On later dives, brackish water vents were discovered. These vents had developed during the project and were not present on earlier dives. Surrounding these vents, white hair-like growth developed and flourished in the mineral rich water. It was noted that the flow from these vents fluctuated and when the flow diminished adequately or ceased, these growths died. The main tunnel leading southeast from the terminal room had only minor (weak flowing) salt vents when first explored. On subsequent dives, the brackish flow from these vents and others further upstream had increased significantly. The largest tunnel (bearing southeast from the terminal room) had changed from containing minor salt vents to issuing enough brackish water that the entire tunnel became a light-refracting halocline. As the salt flow increased from deeper in the system it was noted that the vents first discovered closer to the entrance had ceased to flow. During this transitional period there was little to no rain fall. The initial salt vents were discovered following a period of significant rainfall. All salt producing vents found to date have been between 80 fsw and 118 fsw.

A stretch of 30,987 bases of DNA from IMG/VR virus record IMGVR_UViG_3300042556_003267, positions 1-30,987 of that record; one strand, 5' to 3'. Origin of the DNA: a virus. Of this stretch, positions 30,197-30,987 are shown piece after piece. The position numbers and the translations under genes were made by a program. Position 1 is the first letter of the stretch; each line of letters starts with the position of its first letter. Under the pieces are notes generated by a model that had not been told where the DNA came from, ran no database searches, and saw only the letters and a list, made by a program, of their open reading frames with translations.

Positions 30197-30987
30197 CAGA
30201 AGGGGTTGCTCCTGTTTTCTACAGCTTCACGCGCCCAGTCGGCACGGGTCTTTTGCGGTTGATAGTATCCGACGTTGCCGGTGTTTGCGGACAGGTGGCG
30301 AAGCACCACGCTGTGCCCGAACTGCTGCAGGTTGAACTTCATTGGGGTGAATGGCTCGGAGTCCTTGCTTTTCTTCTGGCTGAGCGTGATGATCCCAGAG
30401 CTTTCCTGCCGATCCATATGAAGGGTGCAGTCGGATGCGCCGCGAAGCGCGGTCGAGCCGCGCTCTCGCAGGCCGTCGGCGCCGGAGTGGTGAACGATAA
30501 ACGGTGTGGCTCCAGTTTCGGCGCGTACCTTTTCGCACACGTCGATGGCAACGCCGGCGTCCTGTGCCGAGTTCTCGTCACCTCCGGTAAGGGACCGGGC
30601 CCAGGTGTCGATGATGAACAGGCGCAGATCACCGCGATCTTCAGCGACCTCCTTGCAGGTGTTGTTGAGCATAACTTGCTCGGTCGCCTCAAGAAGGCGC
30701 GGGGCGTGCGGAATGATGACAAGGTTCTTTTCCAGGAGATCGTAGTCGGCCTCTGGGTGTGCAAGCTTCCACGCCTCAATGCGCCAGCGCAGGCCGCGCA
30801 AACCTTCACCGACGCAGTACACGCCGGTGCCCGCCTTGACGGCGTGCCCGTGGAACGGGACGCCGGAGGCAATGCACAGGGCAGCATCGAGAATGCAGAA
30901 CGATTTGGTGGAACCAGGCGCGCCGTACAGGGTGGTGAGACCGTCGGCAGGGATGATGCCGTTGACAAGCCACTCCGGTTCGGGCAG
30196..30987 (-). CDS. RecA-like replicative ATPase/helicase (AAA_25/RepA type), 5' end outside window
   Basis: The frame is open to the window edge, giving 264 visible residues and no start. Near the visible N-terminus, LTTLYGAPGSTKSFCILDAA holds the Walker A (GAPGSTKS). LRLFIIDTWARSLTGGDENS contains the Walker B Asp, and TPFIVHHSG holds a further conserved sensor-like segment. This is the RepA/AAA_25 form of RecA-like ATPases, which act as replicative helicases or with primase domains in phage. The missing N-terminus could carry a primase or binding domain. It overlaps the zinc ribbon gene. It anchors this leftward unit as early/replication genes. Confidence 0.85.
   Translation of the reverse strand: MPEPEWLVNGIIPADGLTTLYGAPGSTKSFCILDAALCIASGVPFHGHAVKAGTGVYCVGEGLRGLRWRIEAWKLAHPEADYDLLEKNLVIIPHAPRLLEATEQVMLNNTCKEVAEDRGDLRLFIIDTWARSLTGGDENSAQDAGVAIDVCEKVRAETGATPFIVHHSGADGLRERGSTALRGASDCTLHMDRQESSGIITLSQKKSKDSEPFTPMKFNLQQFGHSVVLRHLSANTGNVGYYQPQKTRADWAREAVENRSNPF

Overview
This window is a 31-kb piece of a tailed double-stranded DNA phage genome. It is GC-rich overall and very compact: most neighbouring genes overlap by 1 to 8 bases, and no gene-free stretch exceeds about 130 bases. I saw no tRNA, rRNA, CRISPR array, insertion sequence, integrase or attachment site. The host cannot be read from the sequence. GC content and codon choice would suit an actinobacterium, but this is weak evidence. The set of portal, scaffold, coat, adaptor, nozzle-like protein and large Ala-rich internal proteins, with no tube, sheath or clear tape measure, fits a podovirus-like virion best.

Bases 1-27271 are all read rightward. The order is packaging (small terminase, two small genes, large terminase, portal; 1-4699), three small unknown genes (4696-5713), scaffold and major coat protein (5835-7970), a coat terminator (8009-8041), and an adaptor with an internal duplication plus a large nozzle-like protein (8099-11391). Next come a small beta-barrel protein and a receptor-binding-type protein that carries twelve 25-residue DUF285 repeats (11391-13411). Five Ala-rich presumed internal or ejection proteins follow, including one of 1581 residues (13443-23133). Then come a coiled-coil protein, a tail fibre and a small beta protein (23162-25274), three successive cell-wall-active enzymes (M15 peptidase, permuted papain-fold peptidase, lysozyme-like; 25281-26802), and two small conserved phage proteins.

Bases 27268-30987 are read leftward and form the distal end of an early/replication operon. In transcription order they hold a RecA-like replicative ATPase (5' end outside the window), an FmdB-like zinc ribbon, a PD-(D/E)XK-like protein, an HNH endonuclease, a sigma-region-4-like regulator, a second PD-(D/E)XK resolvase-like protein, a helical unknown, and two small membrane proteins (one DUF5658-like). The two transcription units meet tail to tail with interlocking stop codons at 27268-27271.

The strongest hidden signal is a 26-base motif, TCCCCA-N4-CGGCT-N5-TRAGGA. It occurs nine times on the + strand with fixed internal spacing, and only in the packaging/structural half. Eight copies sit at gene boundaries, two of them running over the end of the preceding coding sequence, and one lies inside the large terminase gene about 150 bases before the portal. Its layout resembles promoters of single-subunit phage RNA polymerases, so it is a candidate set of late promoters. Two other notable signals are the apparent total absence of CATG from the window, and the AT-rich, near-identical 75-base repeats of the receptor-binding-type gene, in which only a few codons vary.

As a result of the elevated levels of salt water in the system, free-floating, jelly-like organisms were identified throughout the system and in the basin. None of these organisms were present prior to appearance of the first salt vents. These organisms appear to be originating deep in the system and carried out by the flow. Samples taken indicated that these organisms are Thiothrix (a unicellular gliding bacteria that derives energy by converting hydrogen sulphide into elemental sulphur).
Sulphur Springs From discussions with local cave divers and city officials, KUR was told that there had been no divers in the system to date. During the mid 1980's, a few local cave divers were granted access to enter the spring, but found the flow to be too great (with no hand holds), and the opening too small. In the late 1980's one cave diver was able to get through the entrance restriction with a sidemount setup. After this initial dive, the city decided it was too risky to allow diving, and again halted access to the site.
In March of 1994, Jeff Petersen and Frank Richardson negotiated an agreement with the city to allow exploration of the spring to help with ongoing effort to find a solution to the pollution entering the system. The initial KUR members consisted of Curt Bowen, David Miner, Jeff Petersen, and Frank Richardson. Sulphur Springs contains almost every negative feature associated with cave diving: low visibility, heavy silt, extreme ceiling/wall percolation, high flow, restrictions and soft/unstable limestone.